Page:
On the farm, Ana and her father planted more varieties of maize, apples and vegetables. Ana became more involved in the Dos Valles farmers association and helped them to increase membership and sales. Having received mentoring and training from the mighty 75-year old Terry Ann from Tacoma, Ana realized how few women were part of Dos Valles Association. One of the association’s marketing outlets was the remarkable Lima food festival, La Mistura, an international event attended by over 30,000 people celebrating Peruvian cuisine. Ana attended with other Dos Valles members to sell purple corn. Sadly, the first day they didn’t sell a single bag. The second day Ana realized that people selling prepared food had busier booths. She thought about her Terry’s Berries successful farm store and how customers loved samples. Ana had an idea. Why not sell chicha morada–a drink made out of purple corn, pineapple juice and cinnamon? It worked. They went from selling zero bags of purple corn to selling hundreds of glasses of chicha morada! Such is the innovative creativity that MESA aims to impart through the direct exchange of ideas and knowledge between experienced and beginning farmers.

Ana applied to MESA’s Next Level Program in 2011 to train in organic produce retail marketing at the Natural Grocery Company. Ana’s training objectives included selling fresh produce on a larger scale and learning about ordering, merchandizing, handling, selling and customer relations. Ana not only mastered all of these skills, but was equally excited about lessons that weren’t on the training plan, one in particular. “I saw many women in leadership roles, being respected by men in their profession, managing a team of people and making creative solutions to problems. This was exciting to me and I think, I can do this!” After attending an inspiring event women strengthening food security in India at the Women's Earth Alliance (WEA), we discussed Ana's goals. Ana has been deeply inspired by her MESA hosts, her fellow MESA stewards and the work of remarkable like-minded organizations like MESA and WEA, and knew she wanted to do something big in her own community.

Ana wasn’t the only one inspired. Bob Gerner, the founder of the Natural Grocery Company collected thoughts from his and the Natural Grocery Company team: “Customers are missing Ana and employees are still talking about her. All of the staff were inspired by her and her enthusiasm, sincerity and intelligence. Everyone liked working with Ana; she was able to be present on the floor and retain her personality and character while still being efficient. She responded with a sense of wonder when she experienced new things; she was interested, but not intimidated.”

Last month Ana returned to Mala and has already found her exchange at the Natural Grocery Company to be showing its value. She feels increased capacity to connect to customers and make them want to come back due to positive relationship building and feeling invested in the sustainable supply chain Ana is building. “If I could connect to many customers in English, I should be able do this even better in Spanish…I can help people realize why it is important to support local farms and how to improve their nutrition by eating fresh organic foods. When they care about this, they chose differently. This is good for my store, good for their health and good for our farms.”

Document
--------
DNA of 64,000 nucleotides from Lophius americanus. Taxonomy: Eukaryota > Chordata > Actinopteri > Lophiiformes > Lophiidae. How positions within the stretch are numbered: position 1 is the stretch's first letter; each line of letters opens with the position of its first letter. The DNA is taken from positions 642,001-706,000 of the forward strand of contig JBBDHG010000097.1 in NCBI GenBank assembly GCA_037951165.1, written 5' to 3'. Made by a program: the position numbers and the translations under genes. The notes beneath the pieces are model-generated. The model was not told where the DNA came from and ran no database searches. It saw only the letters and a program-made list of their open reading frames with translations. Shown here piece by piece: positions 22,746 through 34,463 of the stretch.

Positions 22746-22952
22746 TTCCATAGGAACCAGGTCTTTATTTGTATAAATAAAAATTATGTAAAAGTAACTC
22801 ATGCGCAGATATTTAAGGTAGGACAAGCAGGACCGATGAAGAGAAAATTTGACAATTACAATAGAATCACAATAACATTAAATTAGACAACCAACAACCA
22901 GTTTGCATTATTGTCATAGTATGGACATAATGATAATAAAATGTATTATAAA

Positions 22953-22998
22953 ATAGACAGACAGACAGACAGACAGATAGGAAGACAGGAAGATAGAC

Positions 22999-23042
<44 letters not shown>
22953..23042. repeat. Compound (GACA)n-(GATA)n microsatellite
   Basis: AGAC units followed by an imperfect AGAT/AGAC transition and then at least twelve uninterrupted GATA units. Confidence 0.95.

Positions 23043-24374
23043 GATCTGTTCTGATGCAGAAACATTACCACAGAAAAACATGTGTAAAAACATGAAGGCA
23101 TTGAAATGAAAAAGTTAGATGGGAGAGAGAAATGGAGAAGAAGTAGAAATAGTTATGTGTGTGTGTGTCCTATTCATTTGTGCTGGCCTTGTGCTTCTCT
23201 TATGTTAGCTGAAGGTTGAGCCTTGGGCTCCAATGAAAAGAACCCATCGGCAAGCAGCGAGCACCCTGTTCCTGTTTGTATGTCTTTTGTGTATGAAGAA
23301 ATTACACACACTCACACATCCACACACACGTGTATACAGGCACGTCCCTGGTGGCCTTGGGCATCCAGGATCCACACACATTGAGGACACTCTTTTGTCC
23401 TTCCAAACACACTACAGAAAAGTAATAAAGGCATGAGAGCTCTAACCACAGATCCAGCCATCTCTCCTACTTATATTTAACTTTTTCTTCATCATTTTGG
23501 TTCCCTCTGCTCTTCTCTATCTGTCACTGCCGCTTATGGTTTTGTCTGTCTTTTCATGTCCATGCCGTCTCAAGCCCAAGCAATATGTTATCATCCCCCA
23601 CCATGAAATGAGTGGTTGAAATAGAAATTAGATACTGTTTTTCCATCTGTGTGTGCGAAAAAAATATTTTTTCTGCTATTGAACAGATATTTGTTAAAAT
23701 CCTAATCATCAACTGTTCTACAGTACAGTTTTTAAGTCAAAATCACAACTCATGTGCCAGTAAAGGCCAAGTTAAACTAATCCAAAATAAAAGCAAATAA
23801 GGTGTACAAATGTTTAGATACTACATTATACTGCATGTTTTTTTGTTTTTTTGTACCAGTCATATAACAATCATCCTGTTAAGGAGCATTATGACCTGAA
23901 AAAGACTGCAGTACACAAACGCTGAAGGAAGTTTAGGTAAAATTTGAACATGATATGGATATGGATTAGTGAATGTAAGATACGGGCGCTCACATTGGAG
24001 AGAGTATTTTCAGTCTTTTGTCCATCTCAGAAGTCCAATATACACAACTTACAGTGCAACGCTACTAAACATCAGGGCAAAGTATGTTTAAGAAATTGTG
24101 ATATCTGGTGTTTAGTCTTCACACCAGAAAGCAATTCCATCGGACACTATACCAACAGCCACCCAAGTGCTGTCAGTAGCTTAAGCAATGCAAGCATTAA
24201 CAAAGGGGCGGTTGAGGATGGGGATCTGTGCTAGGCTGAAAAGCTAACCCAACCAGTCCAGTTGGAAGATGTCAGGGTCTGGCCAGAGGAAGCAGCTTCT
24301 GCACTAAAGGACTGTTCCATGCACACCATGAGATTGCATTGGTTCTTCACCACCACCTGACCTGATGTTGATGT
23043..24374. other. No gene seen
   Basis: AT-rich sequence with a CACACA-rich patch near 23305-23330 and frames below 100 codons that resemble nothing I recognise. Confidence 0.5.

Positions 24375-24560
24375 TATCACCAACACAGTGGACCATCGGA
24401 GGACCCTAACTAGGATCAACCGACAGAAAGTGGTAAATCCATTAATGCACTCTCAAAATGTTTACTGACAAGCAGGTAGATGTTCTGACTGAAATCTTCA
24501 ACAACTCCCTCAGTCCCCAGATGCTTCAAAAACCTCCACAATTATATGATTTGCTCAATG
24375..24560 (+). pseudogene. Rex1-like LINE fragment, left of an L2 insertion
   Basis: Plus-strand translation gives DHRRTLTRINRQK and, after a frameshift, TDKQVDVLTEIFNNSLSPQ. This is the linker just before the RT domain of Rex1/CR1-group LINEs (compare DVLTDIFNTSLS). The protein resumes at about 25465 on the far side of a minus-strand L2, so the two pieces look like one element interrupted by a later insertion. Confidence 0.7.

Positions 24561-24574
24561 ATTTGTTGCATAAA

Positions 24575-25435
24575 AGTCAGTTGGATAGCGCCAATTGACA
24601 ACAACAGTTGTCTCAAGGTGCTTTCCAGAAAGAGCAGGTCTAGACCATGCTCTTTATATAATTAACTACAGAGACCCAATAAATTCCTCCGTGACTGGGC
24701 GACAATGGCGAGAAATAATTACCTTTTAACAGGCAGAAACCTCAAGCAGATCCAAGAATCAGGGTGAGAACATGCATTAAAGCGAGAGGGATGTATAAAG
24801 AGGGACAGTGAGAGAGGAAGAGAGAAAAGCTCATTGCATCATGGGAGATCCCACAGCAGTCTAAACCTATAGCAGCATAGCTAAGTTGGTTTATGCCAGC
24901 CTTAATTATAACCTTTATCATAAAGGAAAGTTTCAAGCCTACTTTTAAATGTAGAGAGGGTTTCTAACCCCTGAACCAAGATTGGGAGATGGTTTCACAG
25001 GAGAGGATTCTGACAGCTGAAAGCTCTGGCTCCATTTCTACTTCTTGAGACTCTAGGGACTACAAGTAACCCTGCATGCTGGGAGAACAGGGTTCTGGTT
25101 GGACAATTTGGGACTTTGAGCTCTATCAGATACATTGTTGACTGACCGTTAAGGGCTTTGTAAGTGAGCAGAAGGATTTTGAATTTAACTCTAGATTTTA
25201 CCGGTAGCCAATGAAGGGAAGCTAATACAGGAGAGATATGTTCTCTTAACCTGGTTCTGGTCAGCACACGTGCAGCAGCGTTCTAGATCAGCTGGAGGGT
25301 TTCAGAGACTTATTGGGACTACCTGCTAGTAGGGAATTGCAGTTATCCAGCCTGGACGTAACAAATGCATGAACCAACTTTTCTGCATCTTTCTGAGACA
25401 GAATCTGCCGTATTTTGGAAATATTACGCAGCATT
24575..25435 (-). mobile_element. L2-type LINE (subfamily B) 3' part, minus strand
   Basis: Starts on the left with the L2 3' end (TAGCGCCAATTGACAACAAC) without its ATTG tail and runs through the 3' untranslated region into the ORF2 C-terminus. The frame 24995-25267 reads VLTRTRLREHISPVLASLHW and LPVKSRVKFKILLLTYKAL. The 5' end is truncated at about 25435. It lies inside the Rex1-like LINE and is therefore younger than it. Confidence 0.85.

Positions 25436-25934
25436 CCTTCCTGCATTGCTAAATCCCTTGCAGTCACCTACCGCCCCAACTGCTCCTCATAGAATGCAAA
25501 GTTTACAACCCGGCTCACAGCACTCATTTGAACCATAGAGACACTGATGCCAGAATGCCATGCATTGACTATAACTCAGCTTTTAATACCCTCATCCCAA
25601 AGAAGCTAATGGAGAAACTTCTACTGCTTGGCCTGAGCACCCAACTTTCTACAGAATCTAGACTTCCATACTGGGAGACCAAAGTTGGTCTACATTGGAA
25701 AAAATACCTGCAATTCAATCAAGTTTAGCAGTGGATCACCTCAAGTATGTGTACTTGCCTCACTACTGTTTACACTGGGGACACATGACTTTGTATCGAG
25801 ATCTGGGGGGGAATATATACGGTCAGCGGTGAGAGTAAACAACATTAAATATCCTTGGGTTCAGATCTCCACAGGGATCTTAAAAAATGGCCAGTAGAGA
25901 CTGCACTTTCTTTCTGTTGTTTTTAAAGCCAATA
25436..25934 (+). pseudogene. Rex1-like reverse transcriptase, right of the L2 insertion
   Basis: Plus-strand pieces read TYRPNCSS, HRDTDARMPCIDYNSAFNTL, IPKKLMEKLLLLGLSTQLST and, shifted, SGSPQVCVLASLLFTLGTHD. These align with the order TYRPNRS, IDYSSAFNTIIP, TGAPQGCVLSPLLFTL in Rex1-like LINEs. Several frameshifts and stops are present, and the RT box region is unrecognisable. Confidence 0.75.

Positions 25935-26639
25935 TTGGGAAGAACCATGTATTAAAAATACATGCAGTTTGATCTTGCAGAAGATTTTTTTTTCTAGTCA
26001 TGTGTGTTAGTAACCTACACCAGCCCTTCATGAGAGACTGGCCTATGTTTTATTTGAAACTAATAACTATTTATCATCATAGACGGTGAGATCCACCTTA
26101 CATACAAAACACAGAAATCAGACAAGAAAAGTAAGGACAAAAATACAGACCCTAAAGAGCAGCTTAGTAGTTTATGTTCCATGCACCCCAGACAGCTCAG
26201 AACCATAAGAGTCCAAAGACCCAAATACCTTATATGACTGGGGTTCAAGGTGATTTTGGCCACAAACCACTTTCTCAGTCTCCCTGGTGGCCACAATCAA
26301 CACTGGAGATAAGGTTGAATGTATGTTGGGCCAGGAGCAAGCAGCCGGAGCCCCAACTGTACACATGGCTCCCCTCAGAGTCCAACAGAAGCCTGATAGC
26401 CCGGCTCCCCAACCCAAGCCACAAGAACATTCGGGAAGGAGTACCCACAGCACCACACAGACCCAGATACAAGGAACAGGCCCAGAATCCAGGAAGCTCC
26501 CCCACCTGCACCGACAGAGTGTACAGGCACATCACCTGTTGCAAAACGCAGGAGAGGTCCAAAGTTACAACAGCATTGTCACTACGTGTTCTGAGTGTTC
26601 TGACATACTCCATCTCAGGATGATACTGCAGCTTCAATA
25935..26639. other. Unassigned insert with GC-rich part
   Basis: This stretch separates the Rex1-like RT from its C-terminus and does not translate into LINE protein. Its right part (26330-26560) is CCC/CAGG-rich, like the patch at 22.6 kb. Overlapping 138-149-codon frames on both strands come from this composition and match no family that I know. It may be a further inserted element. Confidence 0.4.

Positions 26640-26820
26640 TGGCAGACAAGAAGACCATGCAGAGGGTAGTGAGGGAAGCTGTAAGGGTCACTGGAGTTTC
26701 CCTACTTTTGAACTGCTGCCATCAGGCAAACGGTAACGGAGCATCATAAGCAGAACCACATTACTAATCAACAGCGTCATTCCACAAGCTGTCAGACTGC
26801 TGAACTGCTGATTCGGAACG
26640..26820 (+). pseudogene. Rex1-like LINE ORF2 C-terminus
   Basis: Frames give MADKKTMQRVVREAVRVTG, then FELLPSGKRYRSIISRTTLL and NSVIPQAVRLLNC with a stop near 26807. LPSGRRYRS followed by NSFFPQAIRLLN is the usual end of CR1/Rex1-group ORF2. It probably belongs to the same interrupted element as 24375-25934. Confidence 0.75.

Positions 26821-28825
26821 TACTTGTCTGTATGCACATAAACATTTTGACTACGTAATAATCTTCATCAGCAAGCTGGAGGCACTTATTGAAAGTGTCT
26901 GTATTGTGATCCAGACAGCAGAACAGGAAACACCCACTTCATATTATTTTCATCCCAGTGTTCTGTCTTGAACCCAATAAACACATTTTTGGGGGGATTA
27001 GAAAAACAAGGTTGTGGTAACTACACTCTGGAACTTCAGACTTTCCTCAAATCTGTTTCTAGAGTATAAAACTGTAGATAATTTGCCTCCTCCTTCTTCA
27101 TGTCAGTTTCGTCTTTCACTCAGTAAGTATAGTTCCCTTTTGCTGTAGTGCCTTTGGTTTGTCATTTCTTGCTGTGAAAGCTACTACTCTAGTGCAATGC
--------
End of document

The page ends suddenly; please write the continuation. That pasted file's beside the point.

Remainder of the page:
Ana is now embarking on a MESA-supported Home Country Project to start a woman farmers association in the Mala region. Before she left, MESA and Ana prepared a presentation about her experience at the Natural Grocery Company and developed ideas to establish MUA, Mujeres Unidas Agricolas (MUA) or Agricultural Women United. Ana gave an amazing presentation (which you can see below), inspired her audience with her vision and brought them to tears with her moving song. Thanks to the support of MESA’s generous donors, Ana’s has already raised $2000 to start MUA! The next objectives for MUA include cultivating ten members in the next year to form an association focused on sustainable farming methods and improving more direct marketing strategies. Cooperating on planting schedules and selling their produce together will reduce competition, improve access to markets and increase profit margins.

Two weeks ago, Bob Gerner and his wife Carla visited Ana in Peru and took her to visit and learn about the successful Chanchamayo Highland Coffee cooperative in Junin (see photo below). Next week, Ana is giving her presentation to the members of the Dos Valles farmers association to galvanize community support. MESA is committed to supporting Ana and other pioneering MESA alumni working to transform lives in communities by helping small-scale farmers protect their natural resources, preserve ancestral knowledge and build innovative marketing models. You can make a donation today to help Ana and her fellow steward alumni improve cooperation between small-scale farmers and create vibrant futures for agrarian communities across the globe.  

Check out Ana's video presentation below about her project plans to the staff and the Natural Grocery Company!

 

MESA would like to thank the Natural Grocery Company for hosting Ana and contributing to her Home Country Project. We especially want to express our gratitude to Bob, Tim, Jay, Jennifer and the rest of the Natural Grocery Company staff who persoanlly supported Ana during her training as well as her previous hosts Terry and Bob Carkner of Terry’s Berries and Nina and Jonathan White of Bobolink Dairy. Most of all, thank you Ana, for following your dreams and creating a greener, more equitable, and more celebratory world.